Death doesn’t hit hard, unless the corpse lying in front of you is of one of your own. When someone you love is lying cold on the floor, that’s what sends chills down the spine.

A work of art, Dry Ice: The death wish of a generation, is a brilliantly written play that stares at grief and mourning in the digital age through the eyes of queer men who seek ways to cope with life’s dejections. After all, who doesn’t want to feel accepted in this age where users thrive on their hourly doses of dopamine offered by random strangers on the web?

Based on a true story that shook Vikram Phukan, director and writer, this is one bold, blunt, yet relatable play. Bold, due to its powerful messaging; blunt because it’s so ‘in-your-face’; and relatable because one sees their reflection in these characters.

The play was screened in an intimate setting at Agora The Space, a space for artists, creators and thinkers in Guwahati on September 12, 2021. The all-female audience was left awestruck, and one could make that out by the pin-drop silence in the hall. Thunderous applause by the women followed the end of the screening.

Characterisation and plot

The play ‘Dry Ice’ revolves around the lives of three main characters – Sahir, Akash and Nihir. It does not portray the initial struggles that the characters must have gone through, like their life in the closet, or coming out to their family; to society. The characters had grown past it all. Instead, the play focuses on their life incidents, which altered their personality.

Akash’s character is shown reserved and closeted, which also becomes a pain for him. His reservations do not allow him to do things he would have done otherwise. Before he realises this, his stubbornness to not label relationships costs him his love.

A radio show host by profession, Akash finds out that Sahir, someone extremely dear to him, has found his idea of a happy life and is getting married to a French queer man and that he is to go start a new life of acceptance and inclusion in the rainbow city of Paris. He feels extremely hurt when he hears of Sahir’s plans to have the exact wedding with his French love interest, which Akash had in mind for them.

Also read: Xomonnoy: A bridge for Queer people to tear down walls of discrimination

The radio show hosted by Akash, in a couple of scenes, had a playlist dedicated to women and their desolation, which probably was his way of expressing the emotions he felt deep down inside, but couldn’t let out, due to the way men are conditioned in our patriarchal society.

Sahir, on the other hand, who had imagined a perfect life in France, begins to repent when he ends up assuming the duties of a ‘typical homemaker’. He realises that he had always looked at the city of love with rose-tinted shades.

Sahir soon goes from being this completely liberated person to someone who becomes very cynical. His behaviour stems from his being distanced and separated from those close to him and is reflected in his conversations with Akash who is puzzled by his complaining attitude after getting everything he’d ever wanted. Not knowing whether to let go or hold on to Sahir, Akash seems to always be in a state of dilemma.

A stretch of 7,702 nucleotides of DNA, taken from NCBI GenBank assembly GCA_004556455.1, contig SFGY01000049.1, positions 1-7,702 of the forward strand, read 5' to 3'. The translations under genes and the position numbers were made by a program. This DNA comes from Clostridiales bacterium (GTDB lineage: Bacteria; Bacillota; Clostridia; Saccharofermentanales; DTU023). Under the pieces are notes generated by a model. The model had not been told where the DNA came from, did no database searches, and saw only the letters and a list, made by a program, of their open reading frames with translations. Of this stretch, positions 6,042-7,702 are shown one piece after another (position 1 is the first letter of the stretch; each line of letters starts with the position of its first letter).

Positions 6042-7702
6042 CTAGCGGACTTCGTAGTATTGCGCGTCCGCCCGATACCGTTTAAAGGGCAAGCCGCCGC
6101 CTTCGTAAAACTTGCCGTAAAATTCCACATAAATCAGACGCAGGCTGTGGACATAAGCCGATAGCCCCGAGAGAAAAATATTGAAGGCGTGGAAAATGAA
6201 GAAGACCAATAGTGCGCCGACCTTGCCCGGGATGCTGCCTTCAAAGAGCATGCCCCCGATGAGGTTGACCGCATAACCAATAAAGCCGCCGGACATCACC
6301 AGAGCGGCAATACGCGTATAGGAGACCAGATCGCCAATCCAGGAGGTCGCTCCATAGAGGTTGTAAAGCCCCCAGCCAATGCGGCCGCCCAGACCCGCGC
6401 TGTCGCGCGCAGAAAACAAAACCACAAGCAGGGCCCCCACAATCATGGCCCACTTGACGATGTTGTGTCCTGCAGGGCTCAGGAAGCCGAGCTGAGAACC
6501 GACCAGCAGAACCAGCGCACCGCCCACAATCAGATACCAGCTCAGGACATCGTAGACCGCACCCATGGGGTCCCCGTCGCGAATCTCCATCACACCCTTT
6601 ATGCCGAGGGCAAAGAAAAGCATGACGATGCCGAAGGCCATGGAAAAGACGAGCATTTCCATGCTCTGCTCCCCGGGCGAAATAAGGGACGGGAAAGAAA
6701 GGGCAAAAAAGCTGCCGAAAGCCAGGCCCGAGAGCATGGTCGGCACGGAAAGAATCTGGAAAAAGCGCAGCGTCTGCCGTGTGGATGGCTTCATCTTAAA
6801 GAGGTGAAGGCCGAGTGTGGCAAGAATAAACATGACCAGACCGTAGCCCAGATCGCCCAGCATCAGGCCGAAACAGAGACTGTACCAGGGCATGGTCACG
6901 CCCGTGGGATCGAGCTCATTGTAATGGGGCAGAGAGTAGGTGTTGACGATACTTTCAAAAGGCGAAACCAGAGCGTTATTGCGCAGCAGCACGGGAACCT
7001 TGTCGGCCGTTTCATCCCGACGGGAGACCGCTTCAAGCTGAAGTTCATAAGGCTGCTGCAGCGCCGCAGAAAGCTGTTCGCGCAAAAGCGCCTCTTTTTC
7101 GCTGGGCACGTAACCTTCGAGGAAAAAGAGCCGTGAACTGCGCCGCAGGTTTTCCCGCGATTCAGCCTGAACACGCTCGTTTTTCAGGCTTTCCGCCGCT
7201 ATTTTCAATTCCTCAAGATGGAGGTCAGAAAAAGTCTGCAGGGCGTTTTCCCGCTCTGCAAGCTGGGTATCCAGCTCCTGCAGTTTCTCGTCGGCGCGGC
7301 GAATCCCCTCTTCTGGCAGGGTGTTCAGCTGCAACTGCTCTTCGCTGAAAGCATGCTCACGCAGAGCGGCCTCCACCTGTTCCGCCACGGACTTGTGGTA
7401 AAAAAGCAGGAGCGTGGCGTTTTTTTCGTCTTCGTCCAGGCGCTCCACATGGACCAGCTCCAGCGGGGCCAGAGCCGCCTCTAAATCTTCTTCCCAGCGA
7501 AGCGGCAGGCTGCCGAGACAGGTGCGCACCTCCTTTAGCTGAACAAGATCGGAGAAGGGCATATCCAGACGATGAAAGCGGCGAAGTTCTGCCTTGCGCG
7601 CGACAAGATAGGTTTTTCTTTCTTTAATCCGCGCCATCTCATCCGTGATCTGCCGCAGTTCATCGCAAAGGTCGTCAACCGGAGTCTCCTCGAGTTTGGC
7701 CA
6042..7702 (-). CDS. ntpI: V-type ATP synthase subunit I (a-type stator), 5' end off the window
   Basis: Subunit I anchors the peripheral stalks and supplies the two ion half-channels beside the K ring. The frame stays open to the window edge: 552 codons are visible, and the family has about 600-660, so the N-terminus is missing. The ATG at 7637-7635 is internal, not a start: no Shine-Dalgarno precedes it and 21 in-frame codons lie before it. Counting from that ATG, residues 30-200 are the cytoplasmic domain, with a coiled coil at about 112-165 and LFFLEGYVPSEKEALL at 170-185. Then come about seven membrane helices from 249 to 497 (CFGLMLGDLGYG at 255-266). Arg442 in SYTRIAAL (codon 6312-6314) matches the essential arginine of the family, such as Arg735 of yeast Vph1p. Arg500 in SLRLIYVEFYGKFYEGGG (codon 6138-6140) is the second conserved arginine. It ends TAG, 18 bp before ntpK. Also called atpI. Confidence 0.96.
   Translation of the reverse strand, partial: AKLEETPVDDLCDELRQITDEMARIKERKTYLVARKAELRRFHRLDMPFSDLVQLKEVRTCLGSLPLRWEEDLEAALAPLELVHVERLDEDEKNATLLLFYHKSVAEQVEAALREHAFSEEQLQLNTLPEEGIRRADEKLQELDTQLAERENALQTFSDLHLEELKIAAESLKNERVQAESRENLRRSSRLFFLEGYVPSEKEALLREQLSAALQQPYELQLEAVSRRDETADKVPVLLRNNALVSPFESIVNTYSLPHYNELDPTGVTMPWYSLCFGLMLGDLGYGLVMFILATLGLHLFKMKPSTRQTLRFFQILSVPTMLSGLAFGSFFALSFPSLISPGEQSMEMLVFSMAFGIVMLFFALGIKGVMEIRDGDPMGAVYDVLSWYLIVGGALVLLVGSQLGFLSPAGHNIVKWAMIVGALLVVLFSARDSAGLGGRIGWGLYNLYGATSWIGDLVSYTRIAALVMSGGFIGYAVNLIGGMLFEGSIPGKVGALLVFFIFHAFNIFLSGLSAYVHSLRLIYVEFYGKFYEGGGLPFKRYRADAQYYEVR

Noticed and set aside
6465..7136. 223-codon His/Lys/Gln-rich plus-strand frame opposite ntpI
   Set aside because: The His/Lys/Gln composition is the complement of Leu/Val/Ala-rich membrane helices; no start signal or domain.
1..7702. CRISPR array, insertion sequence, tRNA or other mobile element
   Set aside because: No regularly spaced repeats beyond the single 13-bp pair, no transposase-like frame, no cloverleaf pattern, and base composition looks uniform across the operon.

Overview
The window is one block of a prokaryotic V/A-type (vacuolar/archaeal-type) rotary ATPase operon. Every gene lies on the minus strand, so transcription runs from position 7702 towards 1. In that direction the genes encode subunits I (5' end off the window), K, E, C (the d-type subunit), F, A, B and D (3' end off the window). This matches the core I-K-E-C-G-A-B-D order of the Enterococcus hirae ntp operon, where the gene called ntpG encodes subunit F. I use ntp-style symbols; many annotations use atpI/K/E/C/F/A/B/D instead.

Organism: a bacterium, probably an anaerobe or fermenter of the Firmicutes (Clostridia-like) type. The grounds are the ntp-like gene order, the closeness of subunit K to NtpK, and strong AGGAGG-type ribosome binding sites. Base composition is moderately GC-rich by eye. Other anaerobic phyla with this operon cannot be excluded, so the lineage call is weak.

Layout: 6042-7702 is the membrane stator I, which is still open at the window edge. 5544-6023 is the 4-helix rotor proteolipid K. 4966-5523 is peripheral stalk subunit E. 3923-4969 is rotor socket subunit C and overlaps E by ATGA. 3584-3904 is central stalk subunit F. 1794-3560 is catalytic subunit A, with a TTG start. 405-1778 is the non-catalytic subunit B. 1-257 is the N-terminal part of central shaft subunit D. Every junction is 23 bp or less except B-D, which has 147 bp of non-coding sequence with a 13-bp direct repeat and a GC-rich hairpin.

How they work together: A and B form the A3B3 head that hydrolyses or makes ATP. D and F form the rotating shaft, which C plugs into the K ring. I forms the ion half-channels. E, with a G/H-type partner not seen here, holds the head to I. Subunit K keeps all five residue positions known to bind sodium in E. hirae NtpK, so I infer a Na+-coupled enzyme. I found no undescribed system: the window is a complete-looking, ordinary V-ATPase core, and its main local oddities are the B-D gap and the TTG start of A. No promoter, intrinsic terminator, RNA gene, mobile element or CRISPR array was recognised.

Sahir had thought that he’d feel more accepted in the foreign land which is very inclusive of gender minorities. It seldom occurred to him that he could still feel ‘queer’ because of his skin colour, being the only brown man in the company of dominant gay white males.

Meanwhile, Nihir, another character, enters the scene. Nihir appears to be blossoming into adulthood while learning to deal with the challenges and pressures of the world. Unlike the other two characters who are far more mature and informed, Nihir is trying to figure it all out, seeking comfort in talking to Akash through his radio programme. Things take a wrong turn when Akash finds out one day that Nihir is about to take his own life.

“For me, it was about, how much you can hold on to a person and how much you can let go,” said Akash Ghosalkar, who played his namesake. “It was mainly about losing the most important people in your life. How much you try to hold them back and how much you give them space. Akash knows that nothing happened between him and Sahir and that Sahir is married but he still wants to hold on to the connection, at the same time wanting to let go of it,” Ghosalkar explained.

“Sahir’s character is in disbelief, like ‘I can’t believe that this is how my life turned out and this is not fair.’ He is just like ‘I’m done,” said Sahir Mehta, about his character’s psychic struggle.

A panel discussion on ‘Nuances and representation of Psycho-social issues on screen’ followed the screening of Dry Ice.  

Among the panellists for the session were Dr Kalpana Sarathy, Professor, Social Work at the Centre for Public Health and Deputy Director of Tata Institute of Social Sciences (TISS), Guwahati and Vikram Phukan. The actors of the play, Sahir Mehta and Akash Ghosalkar were the other panellists present, alongside Jai Khadilkar who was the moderator for the session. The panellists discussed how certain emotions and issues are portrayed on-screen while also delving into certain sensitive issues like gender, sexuality and mental health.

Also read: Pride with no Prejudice: Why Mayuri Deka’s poems are cathartic



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